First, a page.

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Date:	Sat, 18 Aug 2007 19:06:33 +0530 (IST)
From:	Satyam Sharma <satyam@...radead.org>
To:	Linus Torvalds <torvalds@...ux-foundation.org>
cc:	Christoph Lameter <clameter@....com>,
	"Paul E. McKenney" <paulmck@...ux.vnet.ibm.com>,
	Herbert Xu <herbert@...dor.apana.org.au>,
	Nick Piggin <nickpiggin@...oo.com.au>,
	Paul Mackerras <paulus@...ba.org>,
	Segher Boessenkool <segher@...nel.crashing.org>,
	heiko.carstens@...ibm.com, horms@...ge.net.au,
	linux-kernel@...r.kernel.org, rpjday@...dspring.com, ak@...e.de,
	netdev@...r.kernel.org, cfriesen@...tel.com,
	akpm@...ux-foundation.org, jesper.juhl@...il.com,
	linux-arch@...r.kernel.org, zlynx@....org, schwidefsky@...ibm.com,
	Chris Snook <csnook@...hat.com>, davem@...emloft.net,
	wensong@...ux-vs.org, wjiang@...ilience.com
Subject: Re: [PATCH 0/24] make atomic_read() behave consistently across all
 architectures



On Fri, 17 Aug 2007, Linus Torvalds wrote:

> On Sat, 18 Aug 2007, Satyam Sharma wrote:
> > 
> > No code does (or would do, or should do):
> > 
> > 	x.counter++;
> > 
> > on an "atomic_t x;" anyway.
> 
> That's just an example of a general problem.
> 
> No, you don't use "x.counter++". But you *do* use
> 
> 	if (atomic_read(&x) <= 1)
> 
> and loading into a register is stupid and pointless, when you could just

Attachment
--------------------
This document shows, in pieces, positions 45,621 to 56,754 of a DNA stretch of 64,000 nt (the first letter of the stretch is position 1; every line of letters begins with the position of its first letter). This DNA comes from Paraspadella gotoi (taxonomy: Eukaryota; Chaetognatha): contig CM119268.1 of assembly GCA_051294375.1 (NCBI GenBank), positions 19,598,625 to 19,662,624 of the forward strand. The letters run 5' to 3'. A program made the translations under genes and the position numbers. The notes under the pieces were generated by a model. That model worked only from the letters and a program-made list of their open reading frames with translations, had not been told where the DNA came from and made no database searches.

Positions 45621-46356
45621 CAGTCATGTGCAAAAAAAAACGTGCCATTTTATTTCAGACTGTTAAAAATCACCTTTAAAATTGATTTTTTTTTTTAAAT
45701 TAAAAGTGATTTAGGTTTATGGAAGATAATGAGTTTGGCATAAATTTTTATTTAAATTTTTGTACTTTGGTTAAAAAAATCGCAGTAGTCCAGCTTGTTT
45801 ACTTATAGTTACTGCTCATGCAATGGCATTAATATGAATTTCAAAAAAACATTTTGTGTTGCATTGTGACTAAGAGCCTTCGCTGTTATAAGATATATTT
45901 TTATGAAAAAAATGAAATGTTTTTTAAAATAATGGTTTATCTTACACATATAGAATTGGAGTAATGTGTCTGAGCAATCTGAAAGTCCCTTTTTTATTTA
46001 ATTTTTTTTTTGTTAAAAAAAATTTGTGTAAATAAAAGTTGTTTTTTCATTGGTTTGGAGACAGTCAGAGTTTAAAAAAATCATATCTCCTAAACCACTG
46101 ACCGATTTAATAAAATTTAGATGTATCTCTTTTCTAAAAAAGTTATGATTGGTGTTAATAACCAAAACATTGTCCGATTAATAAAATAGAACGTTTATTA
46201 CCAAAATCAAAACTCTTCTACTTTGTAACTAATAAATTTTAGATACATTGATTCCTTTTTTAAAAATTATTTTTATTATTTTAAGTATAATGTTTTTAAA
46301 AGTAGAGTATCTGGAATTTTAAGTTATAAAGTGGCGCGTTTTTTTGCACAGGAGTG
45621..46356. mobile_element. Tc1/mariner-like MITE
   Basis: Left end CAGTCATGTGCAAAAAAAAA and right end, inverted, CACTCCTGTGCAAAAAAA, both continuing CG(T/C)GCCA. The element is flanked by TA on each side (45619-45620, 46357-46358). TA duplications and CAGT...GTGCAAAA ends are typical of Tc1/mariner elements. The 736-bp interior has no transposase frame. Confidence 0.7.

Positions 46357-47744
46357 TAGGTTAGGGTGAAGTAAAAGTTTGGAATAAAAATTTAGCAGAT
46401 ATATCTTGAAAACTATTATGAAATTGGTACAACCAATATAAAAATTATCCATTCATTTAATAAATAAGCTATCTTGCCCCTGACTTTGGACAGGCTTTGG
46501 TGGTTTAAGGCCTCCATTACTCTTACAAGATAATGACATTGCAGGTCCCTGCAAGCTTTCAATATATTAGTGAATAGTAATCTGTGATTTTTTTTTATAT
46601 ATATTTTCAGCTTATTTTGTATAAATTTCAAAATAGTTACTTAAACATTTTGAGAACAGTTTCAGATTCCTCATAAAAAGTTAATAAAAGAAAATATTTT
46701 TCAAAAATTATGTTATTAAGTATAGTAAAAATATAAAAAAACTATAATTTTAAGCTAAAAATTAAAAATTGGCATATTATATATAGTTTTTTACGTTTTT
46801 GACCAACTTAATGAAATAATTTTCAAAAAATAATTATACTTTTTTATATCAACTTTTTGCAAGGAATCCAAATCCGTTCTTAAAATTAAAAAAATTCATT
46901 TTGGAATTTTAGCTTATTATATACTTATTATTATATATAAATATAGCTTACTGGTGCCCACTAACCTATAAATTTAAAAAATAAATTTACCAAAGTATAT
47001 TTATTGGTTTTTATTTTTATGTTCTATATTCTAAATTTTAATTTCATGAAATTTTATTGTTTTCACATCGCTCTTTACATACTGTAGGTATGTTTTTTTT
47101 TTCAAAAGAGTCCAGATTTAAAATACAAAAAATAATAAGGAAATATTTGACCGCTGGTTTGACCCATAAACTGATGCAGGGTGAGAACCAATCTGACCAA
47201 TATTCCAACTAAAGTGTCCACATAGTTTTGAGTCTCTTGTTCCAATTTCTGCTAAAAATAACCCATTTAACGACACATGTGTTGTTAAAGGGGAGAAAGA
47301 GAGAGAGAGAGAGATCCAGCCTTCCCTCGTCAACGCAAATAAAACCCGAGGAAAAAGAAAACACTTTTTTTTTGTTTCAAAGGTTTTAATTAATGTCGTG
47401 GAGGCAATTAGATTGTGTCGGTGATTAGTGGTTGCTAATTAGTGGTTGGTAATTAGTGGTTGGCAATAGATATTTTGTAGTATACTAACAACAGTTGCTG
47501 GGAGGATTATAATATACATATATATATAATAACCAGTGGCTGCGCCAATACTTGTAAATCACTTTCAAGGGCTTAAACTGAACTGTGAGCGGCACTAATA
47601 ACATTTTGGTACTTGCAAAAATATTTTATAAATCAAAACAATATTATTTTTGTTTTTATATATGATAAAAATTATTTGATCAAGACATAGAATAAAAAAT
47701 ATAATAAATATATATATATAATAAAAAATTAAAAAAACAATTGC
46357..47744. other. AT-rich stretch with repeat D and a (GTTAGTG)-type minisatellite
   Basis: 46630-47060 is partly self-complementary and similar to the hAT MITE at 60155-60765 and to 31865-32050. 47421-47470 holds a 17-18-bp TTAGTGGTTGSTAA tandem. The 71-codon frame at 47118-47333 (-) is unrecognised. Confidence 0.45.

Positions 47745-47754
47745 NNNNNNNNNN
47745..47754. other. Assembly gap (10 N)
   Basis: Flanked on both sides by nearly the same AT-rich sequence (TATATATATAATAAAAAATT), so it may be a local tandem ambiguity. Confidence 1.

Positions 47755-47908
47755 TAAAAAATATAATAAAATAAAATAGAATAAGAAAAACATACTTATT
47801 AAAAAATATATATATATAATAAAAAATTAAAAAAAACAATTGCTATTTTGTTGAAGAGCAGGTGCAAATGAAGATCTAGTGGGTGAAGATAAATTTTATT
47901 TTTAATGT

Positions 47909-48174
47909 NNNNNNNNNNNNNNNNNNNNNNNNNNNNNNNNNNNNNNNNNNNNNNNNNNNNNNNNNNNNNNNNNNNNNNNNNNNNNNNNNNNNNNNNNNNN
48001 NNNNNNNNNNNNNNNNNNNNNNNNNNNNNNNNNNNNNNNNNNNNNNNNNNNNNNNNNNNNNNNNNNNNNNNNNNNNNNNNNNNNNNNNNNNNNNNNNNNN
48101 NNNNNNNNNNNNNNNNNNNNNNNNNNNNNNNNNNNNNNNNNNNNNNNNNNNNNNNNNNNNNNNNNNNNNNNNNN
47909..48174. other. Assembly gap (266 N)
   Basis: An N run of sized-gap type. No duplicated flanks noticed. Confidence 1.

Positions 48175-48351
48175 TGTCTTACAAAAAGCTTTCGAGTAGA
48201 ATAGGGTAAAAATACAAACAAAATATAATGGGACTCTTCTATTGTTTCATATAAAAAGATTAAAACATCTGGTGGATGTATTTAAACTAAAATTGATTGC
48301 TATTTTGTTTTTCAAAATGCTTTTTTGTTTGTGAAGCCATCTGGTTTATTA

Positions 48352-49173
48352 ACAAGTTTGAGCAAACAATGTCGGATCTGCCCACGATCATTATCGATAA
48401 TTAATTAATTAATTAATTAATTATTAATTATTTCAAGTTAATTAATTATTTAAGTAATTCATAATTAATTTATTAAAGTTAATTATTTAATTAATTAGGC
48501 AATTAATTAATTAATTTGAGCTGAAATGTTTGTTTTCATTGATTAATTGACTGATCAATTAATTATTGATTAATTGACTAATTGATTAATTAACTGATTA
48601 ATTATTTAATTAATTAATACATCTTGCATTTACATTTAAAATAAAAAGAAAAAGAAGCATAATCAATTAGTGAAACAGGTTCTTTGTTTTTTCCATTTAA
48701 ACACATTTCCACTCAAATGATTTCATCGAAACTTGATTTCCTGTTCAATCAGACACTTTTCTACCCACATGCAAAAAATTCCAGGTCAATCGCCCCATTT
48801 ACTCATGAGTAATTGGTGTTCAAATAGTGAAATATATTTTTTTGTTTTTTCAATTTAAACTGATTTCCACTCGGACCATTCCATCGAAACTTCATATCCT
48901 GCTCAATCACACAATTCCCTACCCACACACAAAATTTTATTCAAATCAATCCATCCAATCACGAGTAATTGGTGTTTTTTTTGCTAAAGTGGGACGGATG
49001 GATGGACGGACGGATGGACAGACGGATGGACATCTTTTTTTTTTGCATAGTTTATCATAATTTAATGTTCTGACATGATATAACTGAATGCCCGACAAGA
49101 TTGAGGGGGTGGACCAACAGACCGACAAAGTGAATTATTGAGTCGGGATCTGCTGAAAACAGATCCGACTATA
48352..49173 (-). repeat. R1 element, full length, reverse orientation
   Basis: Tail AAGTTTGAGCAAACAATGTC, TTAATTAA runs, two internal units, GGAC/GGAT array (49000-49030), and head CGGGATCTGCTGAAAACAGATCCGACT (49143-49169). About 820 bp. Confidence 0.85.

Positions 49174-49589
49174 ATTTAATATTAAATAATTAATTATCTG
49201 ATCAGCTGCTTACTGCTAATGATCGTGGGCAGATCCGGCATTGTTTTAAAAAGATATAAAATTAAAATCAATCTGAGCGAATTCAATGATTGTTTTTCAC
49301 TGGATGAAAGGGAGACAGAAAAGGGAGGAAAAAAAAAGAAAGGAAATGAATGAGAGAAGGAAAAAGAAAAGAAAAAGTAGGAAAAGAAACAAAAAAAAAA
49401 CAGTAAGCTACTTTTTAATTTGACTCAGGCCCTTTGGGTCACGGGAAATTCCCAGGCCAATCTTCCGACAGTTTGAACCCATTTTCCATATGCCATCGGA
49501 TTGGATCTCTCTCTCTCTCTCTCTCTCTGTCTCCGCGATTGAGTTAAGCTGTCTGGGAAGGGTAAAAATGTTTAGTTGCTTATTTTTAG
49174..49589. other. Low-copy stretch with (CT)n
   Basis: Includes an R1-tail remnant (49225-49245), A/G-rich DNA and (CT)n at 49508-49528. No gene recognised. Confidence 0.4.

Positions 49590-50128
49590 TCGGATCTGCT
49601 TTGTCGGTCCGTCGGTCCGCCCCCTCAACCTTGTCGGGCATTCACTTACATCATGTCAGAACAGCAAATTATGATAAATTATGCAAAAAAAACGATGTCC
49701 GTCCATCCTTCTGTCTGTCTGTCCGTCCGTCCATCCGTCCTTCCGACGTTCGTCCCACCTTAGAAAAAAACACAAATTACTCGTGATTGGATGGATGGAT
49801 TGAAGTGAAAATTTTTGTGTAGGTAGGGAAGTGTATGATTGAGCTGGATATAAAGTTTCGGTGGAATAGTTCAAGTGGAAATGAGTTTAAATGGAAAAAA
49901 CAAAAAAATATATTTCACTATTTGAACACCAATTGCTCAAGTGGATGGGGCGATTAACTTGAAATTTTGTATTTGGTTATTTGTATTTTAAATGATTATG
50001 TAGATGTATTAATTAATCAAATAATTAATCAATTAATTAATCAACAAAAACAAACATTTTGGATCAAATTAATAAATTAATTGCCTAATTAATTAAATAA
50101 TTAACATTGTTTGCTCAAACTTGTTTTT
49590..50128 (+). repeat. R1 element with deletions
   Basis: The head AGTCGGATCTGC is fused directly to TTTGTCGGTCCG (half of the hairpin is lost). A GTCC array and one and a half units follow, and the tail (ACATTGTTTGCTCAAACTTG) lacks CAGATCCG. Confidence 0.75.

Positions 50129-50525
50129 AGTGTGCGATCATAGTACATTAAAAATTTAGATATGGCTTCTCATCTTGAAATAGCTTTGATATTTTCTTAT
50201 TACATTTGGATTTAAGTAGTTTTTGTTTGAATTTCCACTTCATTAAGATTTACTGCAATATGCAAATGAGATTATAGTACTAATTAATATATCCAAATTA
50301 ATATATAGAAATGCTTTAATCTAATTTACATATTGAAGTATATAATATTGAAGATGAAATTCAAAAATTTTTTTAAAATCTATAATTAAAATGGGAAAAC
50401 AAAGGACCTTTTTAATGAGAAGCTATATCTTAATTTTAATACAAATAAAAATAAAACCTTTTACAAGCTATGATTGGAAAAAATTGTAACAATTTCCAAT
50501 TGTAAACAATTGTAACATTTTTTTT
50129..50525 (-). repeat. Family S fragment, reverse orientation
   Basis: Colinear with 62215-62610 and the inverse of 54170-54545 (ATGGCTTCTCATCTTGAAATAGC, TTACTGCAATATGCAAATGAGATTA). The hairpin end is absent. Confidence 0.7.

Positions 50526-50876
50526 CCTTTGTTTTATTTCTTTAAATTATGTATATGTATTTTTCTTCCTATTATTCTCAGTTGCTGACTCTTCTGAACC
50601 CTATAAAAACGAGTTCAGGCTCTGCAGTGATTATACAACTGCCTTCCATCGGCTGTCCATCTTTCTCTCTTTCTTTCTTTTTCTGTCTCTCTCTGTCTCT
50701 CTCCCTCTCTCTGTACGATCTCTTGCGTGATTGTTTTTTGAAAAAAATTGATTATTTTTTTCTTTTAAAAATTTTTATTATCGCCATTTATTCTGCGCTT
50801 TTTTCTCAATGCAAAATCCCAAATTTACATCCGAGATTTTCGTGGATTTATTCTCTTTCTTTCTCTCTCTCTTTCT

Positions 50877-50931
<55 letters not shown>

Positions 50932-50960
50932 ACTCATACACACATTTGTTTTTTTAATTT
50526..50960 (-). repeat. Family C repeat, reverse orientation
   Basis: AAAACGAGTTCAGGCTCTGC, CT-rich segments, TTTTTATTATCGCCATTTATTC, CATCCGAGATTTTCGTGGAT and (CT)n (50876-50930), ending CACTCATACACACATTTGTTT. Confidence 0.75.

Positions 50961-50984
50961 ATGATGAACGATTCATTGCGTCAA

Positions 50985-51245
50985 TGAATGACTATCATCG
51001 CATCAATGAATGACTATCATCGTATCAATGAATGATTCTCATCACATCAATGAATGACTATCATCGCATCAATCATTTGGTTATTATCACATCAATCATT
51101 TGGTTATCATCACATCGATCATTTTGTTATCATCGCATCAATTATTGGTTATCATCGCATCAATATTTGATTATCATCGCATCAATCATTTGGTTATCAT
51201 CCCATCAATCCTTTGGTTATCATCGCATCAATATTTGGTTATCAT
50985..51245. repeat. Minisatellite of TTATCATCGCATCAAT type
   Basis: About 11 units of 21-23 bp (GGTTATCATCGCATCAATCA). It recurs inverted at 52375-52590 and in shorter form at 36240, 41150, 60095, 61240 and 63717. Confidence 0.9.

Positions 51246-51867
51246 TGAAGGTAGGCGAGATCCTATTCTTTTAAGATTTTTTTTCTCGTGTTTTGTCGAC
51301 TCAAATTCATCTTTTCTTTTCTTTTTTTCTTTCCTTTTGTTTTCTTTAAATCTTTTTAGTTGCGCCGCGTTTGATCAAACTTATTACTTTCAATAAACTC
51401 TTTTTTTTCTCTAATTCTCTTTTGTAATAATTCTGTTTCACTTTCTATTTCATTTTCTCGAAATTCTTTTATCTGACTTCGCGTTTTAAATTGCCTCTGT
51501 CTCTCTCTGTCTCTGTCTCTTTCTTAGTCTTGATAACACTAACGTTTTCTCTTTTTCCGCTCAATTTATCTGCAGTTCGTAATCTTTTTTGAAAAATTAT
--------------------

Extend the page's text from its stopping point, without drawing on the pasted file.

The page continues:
> do it as a regular memory-operand to the cmp instruction.

True, but that makes this a bad/poor code generation issue with the
compiler, not something that affects the _correctness_ of atomic ops if
"volatile" is used for that counter object (as was suggested), because
we'd always use the atomic_inc() etc primitives to do increments, which
are always (should be!) implemented to be atomic.


> And as far as the compiler is concerned, the problem is the 100% same: 
> combining operations with the volatile memop.
> 
> The fact is, a compiler that thinks that
> 
> 	movl mem,reg
> 	cmpl $val,reg
> 
> is any better than
> 
> 	cmpl $val,mem
> 
> is just not a very good compiler.

Absolutely, this is definitely a bug report worth opening with gcc. And
what you've said to explain this previously sounds definitely correct --
seeing "volatile" for any access does appear to just scare the hell out
of gcc and makes it generate such (poor) code.


Satyam
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